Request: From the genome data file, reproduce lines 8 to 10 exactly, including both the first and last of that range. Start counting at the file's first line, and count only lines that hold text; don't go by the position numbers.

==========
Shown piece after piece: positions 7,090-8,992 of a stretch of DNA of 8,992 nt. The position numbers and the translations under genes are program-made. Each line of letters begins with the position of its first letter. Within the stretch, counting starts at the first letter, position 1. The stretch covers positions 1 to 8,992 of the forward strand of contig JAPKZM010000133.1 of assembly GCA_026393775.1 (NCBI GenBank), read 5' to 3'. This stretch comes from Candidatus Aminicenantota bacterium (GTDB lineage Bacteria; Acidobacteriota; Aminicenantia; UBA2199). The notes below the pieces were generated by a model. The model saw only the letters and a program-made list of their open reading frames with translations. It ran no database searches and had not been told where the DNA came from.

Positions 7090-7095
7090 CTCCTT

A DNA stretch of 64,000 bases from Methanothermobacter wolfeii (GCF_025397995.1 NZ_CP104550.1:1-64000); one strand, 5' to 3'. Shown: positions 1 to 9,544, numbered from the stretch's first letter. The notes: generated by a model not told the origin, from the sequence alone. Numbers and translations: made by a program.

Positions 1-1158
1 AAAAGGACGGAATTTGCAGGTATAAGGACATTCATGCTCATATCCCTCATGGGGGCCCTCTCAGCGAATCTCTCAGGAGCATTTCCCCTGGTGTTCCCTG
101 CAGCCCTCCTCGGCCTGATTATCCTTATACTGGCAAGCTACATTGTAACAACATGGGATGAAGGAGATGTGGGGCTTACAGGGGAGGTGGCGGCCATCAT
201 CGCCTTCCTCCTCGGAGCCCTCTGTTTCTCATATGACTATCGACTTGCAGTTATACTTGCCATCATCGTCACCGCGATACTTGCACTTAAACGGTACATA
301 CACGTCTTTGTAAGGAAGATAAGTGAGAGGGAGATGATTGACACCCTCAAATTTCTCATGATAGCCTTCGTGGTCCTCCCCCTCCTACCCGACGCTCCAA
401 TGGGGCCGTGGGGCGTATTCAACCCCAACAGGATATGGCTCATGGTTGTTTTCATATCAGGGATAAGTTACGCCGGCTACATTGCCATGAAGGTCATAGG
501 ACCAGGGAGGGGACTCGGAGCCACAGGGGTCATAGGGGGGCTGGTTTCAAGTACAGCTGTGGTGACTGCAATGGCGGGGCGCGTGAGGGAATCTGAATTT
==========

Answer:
201 CGCCTTCCTCCTCGGAGCCCTCTGTTTCTCATATGACTATCGACTTGCAGTTATACTTGCCATCATCGTCACCGCGATACTTGCACTTAAACGGTACATA
301 CACGTCTTTGTAAGGAAGATAAGTGAGAGGGAGATGATTGACACCCTCAAATTTCTCATGATAGCCTTCGTGGTCCTCCCCCTCCTACCCGACGCTCCAA
401 TGGGGCCGTGGGGCGTATTCAACCCCAACAGGATATGGCTCATGGTTGTTTTCATATCAGGGATAAGTTACGCCGGCTACATTGCCATGAAGGTCATAGG